19More root flare cut with a chain saw Large roots were cut at the base of the trunk to accommodate the sidewalkIt is difficult to imagine what is preventing these trees from falling over
20Close up of last photograph Root FlareClose up of last photographMost of the root system was cut when the sidewalk was repairedYou have to wonder where the people that performed this operation stored their brain during this procedure
21Palms develop a root flare Palm roots emerge from the trunk at the root initiation zoneThis zone can develop a swelling at the base of the trunkPalms that are planted too deeply have no swelling
22Palms develop a root flare There is no swelling at the base indicating this palm was probably planted too deeply or soil was added to the area after planting
23Topics covered in this presentation Growth from cut endsDeveloping root flareLateral root spreadRoot depth
24Lateral root spread in the landscape Roots spread to beyond the edge of the canopy
25Lateral roots grow horizontal About a six foot long portion of the root system was exposedThe root flare is beginning to swell in normal fashionLong roots grow in the upper soil layers for great distances; they twist around objects often returning to their original orientationThey are deflected by hard soil, growing instead in the looser soil which contains more oxygenThis tree has been in the ground four years in USDA hardiness zone 6.
26Lateral roots can grow quickly These red maples have been in the ground two years in USDA hardiness zone 8The root system already has grown to where the man is standing
27Twenty foot root system in one year These oaks have been in the ground one year in hardiness zone 9The root system already has grown to where the people are standingNote the faint white line on the ground from the trunk to where the man is standing; this is a root that we painted white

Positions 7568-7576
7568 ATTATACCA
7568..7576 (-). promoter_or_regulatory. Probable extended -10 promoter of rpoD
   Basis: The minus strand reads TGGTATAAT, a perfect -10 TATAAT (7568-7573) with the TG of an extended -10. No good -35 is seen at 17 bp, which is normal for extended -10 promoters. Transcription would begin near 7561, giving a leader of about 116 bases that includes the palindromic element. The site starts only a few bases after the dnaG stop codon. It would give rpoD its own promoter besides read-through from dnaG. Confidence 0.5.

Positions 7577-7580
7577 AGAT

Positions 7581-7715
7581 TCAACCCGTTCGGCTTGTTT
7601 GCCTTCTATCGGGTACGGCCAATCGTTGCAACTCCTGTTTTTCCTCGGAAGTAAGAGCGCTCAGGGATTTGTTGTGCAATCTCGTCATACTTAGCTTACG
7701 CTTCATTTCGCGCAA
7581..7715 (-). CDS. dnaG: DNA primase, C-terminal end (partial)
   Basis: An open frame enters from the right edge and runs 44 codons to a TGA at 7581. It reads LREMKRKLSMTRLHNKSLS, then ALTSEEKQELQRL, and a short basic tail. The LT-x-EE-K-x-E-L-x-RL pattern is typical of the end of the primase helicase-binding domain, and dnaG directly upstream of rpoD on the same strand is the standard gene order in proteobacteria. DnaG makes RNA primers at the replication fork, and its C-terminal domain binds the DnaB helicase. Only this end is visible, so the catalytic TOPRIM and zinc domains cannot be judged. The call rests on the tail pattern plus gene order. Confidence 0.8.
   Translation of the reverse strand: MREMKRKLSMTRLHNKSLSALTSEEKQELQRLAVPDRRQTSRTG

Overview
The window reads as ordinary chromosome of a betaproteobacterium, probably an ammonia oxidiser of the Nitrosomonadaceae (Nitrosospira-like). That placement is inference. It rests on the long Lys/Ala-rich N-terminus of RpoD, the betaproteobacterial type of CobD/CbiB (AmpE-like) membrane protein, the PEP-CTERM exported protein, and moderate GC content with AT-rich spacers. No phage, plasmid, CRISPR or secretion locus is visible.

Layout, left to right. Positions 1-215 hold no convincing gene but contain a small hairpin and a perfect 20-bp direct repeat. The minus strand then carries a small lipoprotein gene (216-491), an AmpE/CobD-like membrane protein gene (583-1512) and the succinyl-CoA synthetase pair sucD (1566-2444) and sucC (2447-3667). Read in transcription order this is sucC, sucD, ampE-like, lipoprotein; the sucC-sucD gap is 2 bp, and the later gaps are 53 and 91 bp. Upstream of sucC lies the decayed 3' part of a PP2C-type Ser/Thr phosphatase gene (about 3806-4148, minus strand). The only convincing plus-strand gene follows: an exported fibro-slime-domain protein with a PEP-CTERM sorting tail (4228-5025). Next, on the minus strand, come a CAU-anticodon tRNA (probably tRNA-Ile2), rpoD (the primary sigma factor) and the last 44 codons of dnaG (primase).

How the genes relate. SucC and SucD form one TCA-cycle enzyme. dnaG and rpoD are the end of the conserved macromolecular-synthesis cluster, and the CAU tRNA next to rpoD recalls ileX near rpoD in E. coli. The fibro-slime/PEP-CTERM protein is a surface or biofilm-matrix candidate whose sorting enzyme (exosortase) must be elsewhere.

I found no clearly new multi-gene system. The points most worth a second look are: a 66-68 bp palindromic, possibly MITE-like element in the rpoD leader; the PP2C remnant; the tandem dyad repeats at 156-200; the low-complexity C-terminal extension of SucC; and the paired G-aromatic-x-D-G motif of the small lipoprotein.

28Roots spread to outside the dripline Roots quickly spread to outside the canopy edge (dripline)The dripline is indicated by the dashed lineThe black lines are the rootsRoots commonly extend as far as two to three times the driplineThis means that if the tree crown is 10 feet wide roots can be found out about 20 to 30 feet, sometimes farther
29Roots fill soil quickly Roots of these maples are likely to grow laterally and quickly fill the turf area in this photographWithin several years after planting tree roots will be intermingled with the turf roots on this entire slope
30Typical lateral and fine root growth Main lateral roots grow more or less straight from the trunkSome twist and turn as they grow in cracks and crevices filled with oxygen or are deflected by curbs, rocks and foundationsSmall diameter feeder roots and mycorrhizae can be found growing all along the main roots as shown above
31Typical root spread on five species Roots spread to about three times the branch crown diameterThere is some variability among different species
32Discovering root spread in the school of hard knocks Roots on these oaks spread well into this unpaved parking lotSoil sterilant was used to keep the parking lot clear of weedsThe chemical was absorbed by the tree roots and the trees are dying back as a result
33Die back from herbicide The side of the canopy toward the parking lot (the right side) was dead as a result of the soil sterilantRing porous trees such as this oak often show symptoms on the same side of the tree as the root damage
34Root spread in urban landscapes Roots of these trees fill the strip between the sidewalk and the streetRoots grew under the sidewalk to the left and into the lawns of the homes along the streetRoots want to spread under the street to the other side but can be deflected by the pavementThis can result in a one sided root system
35Roots can be deflected by pavement Many roots grow onor close to the soil surfaceWhen they meet pavement they often are deflected sideways or sometimes downward
36Asymmetrical root system causes instability Roots were deflected by this sidewalk; as a result, most roots were growing parallel to the streetWhen a wind storm blew through the city, the root plate broke free from the surrounding soilThere were no roots under the sidewalk to stabilize the tree. If there were, the sidewalk would have been liftedThe result is the unstable tree you see in this photographThe main lateral roots growing to the right of this tree are the ones that should hold the tree from blowing over toward the left. But since these main roots were deflected, the tree became unstable.